The long read: Davon Mayer was a smalltime dealer in west Baltimore who made an illicit deal with local police. When they turned on him, he decided to get out but escaping that life would not prove as easy as falling into it
On a humid summer day in 2004, Davon Mayer stepped out of his house on Bennett Place in the heart of Baltimore. Sixteen years old, Davon was short, plump and baby-faced, still more of a kid than an adolescent. Like many other boys in his neighbourhood, he had long since stopped going to school and was dealing drugs full-time.
On any other day, Davon would have been busy by this hour, trading vials of crack for cash on the pavement, keeping an eye out for the police. But this morning, he was on his way to meet with a narcotics detective named William King. Weeks earlier, the detective had arrested Davon after catching him selling drugs. He had taken Davon to the police station and then let him go, asking that Davon call him. When Davon failed to call, King had paid him a visit to let him know he wasnt playing around.
As Davon walked to a nearby strip mall where King had arranged to meet, his mind was weighed down by anxiety. What could a city detective possibly want from a small-time drug dealer such as himself? The only answer Davon could think of was that King wanted him to become an informant. The more Davon dwelled on that possibility, the more panicked he got. Where he came from, there was nothing worse than helping the police. To snitch on fellow drug dealers was to invite death.
He got to the malls parking lot and saw Kings pickup truck. King was sitting behind the wheel, dressed in sweatpants and a T-shirt. He asked Davon to get in the back seat and turned on the engine. I have been watching you, King said, as they drove around. I like the way you do business.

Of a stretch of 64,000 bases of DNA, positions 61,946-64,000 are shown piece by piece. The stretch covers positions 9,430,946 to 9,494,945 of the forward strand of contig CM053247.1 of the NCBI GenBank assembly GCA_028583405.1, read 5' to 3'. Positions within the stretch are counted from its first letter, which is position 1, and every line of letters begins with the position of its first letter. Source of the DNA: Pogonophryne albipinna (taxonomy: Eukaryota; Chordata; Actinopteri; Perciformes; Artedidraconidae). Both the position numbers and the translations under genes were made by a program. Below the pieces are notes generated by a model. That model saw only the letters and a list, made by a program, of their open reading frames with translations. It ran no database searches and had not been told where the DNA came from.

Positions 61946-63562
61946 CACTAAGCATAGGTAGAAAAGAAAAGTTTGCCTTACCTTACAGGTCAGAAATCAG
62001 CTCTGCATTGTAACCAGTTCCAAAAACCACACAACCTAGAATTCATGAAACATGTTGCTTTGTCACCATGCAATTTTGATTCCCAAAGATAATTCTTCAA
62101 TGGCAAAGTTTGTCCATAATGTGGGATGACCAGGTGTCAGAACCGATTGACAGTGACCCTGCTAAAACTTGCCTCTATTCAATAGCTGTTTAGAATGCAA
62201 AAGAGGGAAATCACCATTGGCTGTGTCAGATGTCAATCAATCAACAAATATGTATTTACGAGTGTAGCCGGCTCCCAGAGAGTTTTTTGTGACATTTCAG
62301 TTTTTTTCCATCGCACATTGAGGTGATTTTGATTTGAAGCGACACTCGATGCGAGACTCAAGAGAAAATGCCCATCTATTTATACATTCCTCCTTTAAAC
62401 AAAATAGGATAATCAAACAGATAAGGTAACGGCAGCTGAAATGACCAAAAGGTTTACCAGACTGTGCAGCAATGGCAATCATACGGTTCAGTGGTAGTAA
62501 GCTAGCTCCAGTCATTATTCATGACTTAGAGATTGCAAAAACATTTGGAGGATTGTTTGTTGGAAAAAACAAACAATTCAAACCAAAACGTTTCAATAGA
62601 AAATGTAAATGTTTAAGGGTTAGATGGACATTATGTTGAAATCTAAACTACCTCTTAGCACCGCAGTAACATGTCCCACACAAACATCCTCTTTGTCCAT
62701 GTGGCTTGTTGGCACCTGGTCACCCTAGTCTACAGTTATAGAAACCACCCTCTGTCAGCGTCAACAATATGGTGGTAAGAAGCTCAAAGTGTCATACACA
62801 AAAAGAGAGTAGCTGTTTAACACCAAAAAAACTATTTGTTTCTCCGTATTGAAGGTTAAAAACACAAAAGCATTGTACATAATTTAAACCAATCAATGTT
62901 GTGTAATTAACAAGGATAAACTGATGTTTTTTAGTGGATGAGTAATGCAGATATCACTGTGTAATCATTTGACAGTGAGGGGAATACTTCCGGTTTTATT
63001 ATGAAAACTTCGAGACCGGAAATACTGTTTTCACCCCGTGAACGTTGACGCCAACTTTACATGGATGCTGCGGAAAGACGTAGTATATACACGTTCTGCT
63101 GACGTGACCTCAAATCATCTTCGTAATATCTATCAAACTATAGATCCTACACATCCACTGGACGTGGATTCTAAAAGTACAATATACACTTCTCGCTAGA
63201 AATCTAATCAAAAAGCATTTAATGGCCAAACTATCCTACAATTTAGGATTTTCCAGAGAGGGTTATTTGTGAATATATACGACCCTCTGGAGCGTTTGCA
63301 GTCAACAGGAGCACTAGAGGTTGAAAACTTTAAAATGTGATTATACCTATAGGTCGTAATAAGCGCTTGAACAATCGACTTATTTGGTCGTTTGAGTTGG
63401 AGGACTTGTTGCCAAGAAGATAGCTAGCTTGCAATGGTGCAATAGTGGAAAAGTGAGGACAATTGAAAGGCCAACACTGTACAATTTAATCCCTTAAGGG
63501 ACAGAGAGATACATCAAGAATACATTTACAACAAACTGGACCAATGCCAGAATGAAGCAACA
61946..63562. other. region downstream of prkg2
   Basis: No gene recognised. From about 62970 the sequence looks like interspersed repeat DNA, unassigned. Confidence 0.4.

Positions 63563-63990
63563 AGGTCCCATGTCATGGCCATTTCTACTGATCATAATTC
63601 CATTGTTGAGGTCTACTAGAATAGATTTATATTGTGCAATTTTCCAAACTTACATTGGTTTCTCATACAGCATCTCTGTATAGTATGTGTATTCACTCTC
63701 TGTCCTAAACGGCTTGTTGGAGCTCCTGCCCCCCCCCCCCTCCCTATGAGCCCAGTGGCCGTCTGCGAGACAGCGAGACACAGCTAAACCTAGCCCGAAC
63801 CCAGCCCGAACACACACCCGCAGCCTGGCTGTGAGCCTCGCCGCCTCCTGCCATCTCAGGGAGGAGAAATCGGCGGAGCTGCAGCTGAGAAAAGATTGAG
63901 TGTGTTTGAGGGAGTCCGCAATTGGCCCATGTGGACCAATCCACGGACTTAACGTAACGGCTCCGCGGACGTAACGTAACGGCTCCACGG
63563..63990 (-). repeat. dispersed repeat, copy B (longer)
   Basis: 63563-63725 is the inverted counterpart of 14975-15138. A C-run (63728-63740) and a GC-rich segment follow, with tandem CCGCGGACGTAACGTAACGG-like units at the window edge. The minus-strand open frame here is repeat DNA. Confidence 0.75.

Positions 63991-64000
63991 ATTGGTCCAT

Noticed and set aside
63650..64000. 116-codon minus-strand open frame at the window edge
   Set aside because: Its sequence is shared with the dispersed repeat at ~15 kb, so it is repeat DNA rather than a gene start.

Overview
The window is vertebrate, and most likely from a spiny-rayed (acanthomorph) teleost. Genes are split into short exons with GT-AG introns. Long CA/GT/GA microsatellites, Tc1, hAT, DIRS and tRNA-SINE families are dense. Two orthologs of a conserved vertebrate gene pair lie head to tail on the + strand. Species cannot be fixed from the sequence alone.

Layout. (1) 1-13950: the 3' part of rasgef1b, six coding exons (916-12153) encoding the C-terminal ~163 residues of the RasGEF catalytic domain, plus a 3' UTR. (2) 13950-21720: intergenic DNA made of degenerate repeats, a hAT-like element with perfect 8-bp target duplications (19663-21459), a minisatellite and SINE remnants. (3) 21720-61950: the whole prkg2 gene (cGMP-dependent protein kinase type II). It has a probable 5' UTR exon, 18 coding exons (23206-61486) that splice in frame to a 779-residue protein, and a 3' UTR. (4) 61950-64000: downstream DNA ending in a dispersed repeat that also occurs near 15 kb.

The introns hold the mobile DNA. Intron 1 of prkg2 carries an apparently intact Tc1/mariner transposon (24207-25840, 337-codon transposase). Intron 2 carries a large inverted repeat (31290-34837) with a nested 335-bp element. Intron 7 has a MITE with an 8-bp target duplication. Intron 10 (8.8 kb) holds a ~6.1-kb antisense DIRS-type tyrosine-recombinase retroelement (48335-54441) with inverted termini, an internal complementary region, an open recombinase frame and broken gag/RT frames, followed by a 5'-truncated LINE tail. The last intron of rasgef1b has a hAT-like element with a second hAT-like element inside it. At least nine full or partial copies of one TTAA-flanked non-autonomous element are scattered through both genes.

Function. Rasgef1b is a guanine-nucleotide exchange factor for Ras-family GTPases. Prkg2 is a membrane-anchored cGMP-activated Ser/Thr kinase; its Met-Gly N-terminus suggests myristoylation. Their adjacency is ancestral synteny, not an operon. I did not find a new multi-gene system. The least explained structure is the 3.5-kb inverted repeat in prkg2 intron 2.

Growing up, Davons parents werent around much. His father, Marvin Bunk Nutter, spent much of his sons childhood in jail on robbery and murder charges. Davons mother, Tonya, spent some of those years in jail, too, for drug possession, and the rest on the streets, sustaining her crack addiction with prostitution. Davon reserved the word Ma for his grandmother, Norma, who had raised him, along with his sister and a cousin.
Norma was a small woman with a big presence, a matriarch to the entire block. She had fought her own battle with drug addiction when she was younger; at one point, her kids had been taken away by social services. When she finally overcame her addiction, she committed herself to discipline and order, toiling from morning till night to take care of her husband, a factory worker, and three grandkids. The entire block could be dirty and dishevelled but the front of 947 Bennett Place was always spick and span.
What Davon didnt know at the time was that Norma couldnt remain insulated from the world of drug dealing herself. Even though her husband earned enough for her to be able to feed and clothe the kids, she struggled to find the money to take care of their wants toys for Christmas, gifts on birthdays, an occasional afternoon out to the movies. And so she had to make a few bucks on her own. There were drug dealers in the neighbourhood who trusted Norma to keep their money safe for them, to provide a place where it wouldnt be stolen or discovered in a police raid. Dealers usually paid her a small amount for the service.